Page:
By Kristine Nunn, LMFT
Trauma experienced by children is now deemed a public health issue by the Centers for Disease Control and Prevention (CDC) and necessitates a strong community response. Traumatic experiences that occur during childhood can have serious health and social consequences into adulthood, including high blood pressure and gastrointestinal issues, difficulty finding or maintaining employment and difficulties in maintaining relationships.
Trauma and its affects
There is a long list of experiences that can lead to trauma. Some children are heavily affected by a single traumatic event that their mind forces them to replay. This could be an unexpected death of a family member, a near-death experience or anything else that drastically shakes up their normal routine. For others, trauma may be a result of ongoing experiences, such as poverty, food insecurity, domestic violence or having a constant change in caregivers.
A CDC study conducted alongside Kaiser Permanente found that trauma disrupts children’s development. It can also lead to increased suicidal ideation and negative coping mechanisms, which can result in future addictive or self-harming behaviors. Trauma can even be intergenerational: it can be passed onto one’s children, grandchildren and so on. Clearly, trauma must be dealt with early on to avoid long-term effects such as these.
Fortunately, this same CDC study found that children’s trauma is treatable – kids who have experienced trauma are not irreparably damaged. There are helpful, well-researched treatments – both at the clinical level (formal treatment) and the community level (relationships with teachers, church members, neighbors and other local organizations) – that help heal children’s trauma effects, and restore wellbeing.
I oversee Centerstone’s CT3 (Children’s Trauma Level 3) program in Indiana, which works with children and families who live with trauma. We partner with school systems in Union and Wayne counties to connect children with trauma to evidence-based mental health services. Beyond providing this weekly evidence-based curriculum, we also offer experiential therapy, using hands-on learning opportunities, such as drumming circles and art, to engage children’s creative sides.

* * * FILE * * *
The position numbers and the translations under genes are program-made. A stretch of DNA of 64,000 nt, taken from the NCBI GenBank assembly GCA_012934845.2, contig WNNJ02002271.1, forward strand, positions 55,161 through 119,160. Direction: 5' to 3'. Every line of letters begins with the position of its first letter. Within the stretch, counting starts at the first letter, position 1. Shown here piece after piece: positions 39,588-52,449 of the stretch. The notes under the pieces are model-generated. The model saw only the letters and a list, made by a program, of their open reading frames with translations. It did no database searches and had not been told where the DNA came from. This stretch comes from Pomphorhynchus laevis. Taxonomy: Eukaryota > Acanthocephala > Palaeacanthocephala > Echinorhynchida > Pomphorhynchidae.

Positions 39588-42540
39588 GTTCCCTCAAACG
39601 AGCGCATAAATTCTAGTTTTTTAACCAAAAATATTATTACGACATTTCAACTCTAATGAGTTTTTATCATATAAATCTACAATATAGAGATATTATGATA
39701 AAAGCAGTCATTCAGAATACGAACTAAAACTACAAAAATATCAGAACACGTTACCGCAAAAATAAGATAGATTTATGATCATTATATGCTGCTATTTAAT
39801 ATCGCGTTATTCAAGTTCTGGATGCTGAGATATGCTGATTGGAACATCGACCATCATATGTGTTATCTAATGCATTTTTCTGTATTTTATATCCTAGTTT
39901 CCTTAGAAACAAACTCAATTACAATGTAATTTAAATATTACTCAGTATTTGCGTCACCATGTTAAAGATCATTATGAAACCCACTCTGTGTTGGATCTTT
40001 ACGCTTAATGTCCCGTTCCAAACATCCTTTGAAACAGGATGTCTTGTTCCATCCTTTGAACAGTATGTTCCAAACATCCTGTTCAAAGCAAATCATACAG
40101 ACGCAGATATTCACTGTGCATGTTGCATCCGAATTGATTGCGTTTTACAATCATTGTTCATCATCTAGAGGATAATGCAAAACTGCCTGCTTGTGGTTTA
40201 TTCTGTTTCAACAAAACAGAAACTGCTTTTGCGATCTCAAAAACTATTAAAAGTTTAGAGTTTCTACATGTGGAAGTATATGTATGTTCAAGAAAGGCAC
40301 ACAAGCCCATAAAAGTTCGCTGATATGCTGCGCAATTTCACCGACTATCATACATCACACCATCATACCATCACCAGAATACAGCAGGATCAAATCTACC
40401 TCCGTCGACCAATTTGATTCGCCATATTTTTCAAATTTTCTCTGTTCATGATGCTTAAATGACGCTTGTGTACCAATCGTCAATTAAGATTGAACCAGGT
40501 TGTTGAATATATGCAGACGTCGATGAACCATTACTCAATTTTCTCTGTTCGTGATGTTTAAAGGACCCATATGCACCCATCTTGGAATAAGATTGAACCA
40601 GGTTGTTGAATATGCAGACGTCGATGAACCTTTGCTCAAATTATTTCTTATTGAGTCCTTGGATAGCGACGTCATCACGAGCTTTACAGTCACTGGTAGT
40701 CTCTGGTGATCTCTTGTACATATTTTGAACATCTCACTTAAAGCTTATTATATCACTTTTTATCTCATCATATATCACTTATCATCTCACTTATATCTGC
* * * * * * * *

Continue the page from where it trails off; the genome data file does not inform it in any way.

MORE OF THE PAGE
Trauma can lock children into survival mode and cause them to lose their creativity. Experiential treatment helps form positive pathways in children’s brains and helps them reconnect with their creativity. One method we use is art therapy. This year, we developed a new project utilizing the power of art and creativity, The Skateboard Project. Young participants were provided skateboard decks for them to customize with paints, drawings, glitter and other bling. We asked them to focus their designs on the theme of Superheroes and let them take it from there.
While it may seem simple, customizing their skateboards allows them to express themselves which in turn unhinges their trauma. Not all children have the words to express their trauma, and projects like this provide them with an outlet to express it through nonverbal communication. Making art engages the mind and body and diverts children from other harmful coping mechanisms.
The sooner trauma is worked through, the less long-term effects it will have. Let us continue to advocate for children with trauma and help them live with unhindered creativity and self-expression.
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